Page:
How New Chat Platforms Can Be Abused by Cybercriminals
Chat platforms such as Discord, Slack, and Telegram have become quite popular as office communication tools, with all three of the aforementioned examples, in particular, enjoying healthy patronage from businesses and organizations all over the world. One big reason for this is that these chat platforms allow their users to integrate their apps onto the platforms themselves through the use of their APIs. This factor, when applied to a work environment, cuts down on the time spent switching from app to app, thus resulting in a streamlined workflow and in increased efficiency. But one thing must be asked, especially with regard to that kind of feature: Can it be abused by cybercriminals? After all, we have seen many instances where legitimate services and applications are used to facilitate malicious cybercriminal efforts in one way or another, with IRC being one of the bigger examples, used by many cybercriminals in the past as command-and-control (C&C) infrastructure for botnets.
Turning Chat Platform APIs Into Command & Control Infrastructure
Our research has focused on analyzing whether these chat platforms APIs can be turned into C&Cs and to see whether there is existing malware that exploits that. Through extensive monitoring, research, and creation of proof-of-concept code, we have been able to demonstrate that each chat platform’s API functionality can successfully be abused – turning the chat platforms into C&C servers that cybercriminals can use to make contact with infected or compromised systems.
API-abusing Malware Samples Found
Our extensive monitoring of the chat platforms has also revealed that cybercriminals are already abusing these chat platforms for malicious purposes. In Discord, we have found many instances of malware being hosted, including file injectors and even bitcoin miners. Telegram, meanwhile, has been found to be abused by certain variants of KillDisk as well as TeleCrypt, a strain of ransomware. As for Slack, we have not yet found any sign of malicious activity in the chat platform itself at the time of this writing.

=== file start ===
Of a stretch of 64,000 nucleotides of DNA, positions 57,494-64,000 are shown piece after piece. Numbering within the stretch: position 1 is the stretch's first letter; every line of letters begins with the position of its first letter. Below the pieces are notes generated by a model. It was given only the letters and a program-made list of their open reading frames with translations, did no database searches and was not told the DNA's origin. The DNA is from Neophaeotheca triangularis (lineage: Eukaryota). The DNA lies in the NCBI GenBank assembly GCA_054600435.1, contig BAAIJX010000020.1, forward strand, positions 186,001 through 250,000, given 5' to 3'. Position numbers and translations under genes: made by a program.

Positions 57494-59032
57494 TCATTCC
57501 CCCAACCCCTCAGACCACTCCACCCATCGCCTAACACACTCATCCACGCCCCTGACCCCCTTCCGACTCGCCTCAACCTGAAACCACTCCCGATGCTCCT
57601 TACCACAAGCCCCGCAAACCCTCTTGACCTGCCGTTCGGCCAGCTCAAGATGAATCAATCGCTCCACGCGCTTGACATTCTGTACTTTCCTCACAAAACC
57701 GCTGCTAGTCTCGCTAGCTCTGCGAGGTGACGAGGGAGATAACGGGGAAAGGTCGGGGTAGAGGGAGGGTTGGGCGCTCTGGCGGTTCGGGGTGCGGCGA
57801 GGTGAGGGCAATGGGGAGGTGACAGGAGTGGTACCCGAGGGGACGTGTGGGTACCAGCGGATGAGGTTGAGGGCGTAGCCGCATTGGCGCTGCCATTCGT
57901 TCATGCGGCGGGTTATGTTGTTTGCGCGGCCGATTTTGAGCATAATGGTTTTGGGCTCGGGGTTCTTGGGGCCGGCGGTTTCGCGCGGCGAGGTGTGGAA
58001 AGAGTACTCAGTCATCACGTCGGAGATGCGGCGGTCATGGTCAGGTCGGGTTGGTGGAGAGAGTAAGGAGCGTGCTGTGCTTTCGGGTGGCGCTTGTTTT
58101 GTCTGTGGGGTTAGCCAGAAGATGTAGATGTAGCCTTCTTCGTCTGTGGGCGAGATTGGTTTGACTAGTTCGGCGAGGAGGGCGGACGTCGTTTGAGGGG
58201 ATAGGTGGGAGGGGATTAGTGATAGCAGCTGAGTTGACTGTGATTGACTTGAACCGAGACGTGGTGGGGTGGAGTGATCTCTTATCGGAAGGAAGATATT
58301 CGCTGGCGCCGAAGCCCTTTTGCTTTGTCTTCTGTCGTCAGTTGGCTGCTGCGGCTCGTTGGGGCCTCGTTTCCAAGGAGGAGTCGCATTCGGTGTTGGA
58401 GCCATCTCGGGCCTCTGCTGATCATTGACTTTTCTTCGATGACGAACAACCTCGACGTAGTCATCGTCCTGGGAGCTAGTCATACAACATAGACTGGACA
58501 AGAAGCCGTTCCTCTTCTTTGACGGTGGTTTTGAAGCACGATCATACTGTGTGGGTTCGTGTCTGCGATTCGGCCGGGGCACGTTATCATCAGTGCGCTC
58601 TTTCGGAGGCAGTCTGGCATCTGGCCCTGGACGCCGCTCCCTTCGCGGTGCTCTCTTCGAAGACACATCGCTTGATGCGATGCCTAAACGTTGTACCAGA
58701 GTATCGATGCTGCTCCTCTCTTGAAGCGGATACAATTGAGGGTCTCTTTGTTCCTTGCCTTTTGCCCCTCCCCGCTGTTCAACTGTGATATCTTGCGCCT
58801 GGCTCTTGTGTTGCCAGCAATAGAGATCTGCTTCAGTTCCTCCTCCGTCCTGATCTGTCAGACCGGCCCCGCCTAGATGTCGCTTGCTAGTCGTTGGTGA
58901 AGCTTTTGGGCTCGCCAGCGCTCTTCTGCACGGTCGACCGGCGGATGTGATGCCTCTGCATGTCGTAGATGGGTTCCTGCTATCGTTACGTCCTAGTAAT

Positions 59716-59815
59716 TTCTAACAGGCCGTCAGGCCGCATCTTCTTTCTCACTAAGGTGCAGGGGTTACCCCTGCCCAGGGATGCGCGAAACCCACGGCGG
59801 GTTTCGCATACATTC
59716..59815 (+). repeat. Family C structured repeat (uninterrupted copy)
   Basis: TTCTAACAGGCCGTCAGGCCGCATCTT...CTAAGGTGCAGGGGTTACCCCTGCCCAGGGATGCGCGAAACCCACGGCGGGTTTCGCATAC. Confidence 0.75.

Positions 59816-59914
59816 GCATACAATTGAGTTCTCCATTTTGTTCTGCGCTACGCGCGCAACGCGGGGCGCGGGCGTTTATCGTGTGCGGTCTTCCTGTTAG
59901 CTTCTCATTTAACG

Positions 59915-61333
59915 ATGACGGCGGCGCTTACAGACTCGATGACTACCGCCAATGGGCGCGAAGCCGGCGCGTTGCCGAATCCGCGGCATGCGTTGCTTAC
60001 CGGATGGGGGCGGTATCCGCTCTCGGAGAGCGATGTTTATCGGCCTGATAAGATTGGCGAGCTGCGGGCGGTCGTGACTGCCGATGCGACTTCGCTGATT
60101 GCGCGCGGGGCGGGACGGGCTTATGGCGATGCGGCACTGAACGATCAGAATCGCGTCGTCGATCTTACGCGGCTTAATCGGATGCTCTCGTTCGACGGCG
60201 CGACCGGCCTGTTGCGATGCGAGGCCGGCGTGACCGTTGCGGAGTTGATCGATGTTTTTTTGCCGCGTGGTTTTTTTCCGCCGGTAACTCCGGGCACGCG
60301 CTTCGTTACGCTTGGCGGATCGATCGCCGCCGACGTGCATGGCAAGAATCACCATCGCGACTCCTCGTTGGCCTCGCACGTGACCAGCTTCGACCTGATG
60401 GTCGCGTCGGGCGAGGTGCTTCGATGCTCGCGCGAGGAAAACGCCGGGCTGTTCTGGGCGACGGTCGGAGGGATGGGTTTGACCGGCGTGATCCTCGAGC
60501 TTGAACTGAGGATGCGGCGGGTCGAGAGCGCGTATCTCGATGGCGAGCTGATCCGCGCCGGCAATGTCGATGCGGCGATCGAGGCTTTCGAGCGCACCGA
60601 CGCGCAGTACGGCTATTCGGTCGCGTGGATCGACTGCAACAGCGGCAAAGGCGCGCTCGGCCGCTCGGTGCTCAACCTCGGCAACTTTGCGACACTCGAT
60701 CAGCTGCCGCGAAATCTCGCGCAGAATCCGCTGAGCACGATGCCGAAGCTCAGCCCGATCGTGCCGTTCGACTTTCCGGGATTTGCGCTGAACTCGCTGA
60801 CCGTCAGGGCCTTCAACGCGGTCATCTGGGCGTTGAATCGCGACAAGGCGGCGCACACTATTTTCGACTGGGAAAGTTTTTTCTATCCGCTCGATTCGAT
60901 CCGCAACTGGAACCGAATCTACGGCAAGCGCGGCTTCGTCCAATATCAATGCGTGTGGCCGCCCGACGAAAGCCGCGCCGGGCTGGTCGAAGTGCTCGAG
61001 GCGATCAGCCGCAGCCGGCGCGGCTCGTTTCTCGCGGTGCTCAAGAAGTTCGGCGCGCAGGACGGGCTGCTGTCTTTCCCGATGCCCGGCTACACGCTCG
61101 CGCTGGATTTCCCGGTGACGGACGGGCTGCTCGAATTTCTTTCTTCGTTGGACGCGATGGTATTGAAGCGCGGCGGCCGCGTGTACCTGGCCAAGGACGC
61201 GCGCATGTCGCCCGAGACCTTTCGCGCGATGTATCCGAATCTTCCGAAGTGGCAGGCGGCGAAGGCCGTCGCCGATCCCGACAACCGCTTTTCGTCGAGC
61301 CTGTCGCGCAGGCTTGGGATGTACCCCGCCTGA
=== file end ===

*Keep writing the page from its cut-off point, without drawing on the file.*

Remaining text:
What makes this particular security issue something for businesses to take note of is that there is currently no way to secure chat platforms from it without killing their functionality. Blocking the APIs of these chat platforms means rendering them useless, while monitoring network traffic for suspicious Discord/Slack/Telegram connections is practically futile as there is no discernible difference between those initiated by malware and those initiated by the user.
With this conundrum in mind, should businesses avoid these chat platforms entirely? The answer lies in businesses’ current state of security. If the network/endpoint security of a business using a chat platform is up to date, and the employees within that business keep to safe usage practices, then perhaps the potential risk may be worth the convenience and efficiency.
Best Practices for Users
- Keep communications and credentials confidential. Do not reveal or share them with anyone else.
- Never click on suspicious links, even those sent from your contacts.
- Never download any suspicious files, even those sent from your contacts.
- Comply rigorously with safe surfing or system usage habits.
- Never use your chat service account for anything other than work purposes.
- Chat traffic should be considered as no more “fully legitimate” than web traffic - you need to decide how to monitor it, limit it, or drop it completely.
Best Practices for Businesses
- Enforce strict guidelines and safe usage habits among employees.
- Inform employees and officers on typical cybercriminal scams, such as phishing scams and spam.
- Ensure that IT personnel are briefed and educated about the threats that may arise from usage of chat platforms, and have them monitor for suspicious network activity.
- Assess if the use of a chat platform is really that critical to day-to-day operations. If not, discontinue use immediately.
The complete technical details of our research can be found in our latest paper How Cybercriminals Can Abuse Chat Program APIs as Command-and-Control Infrastructures.
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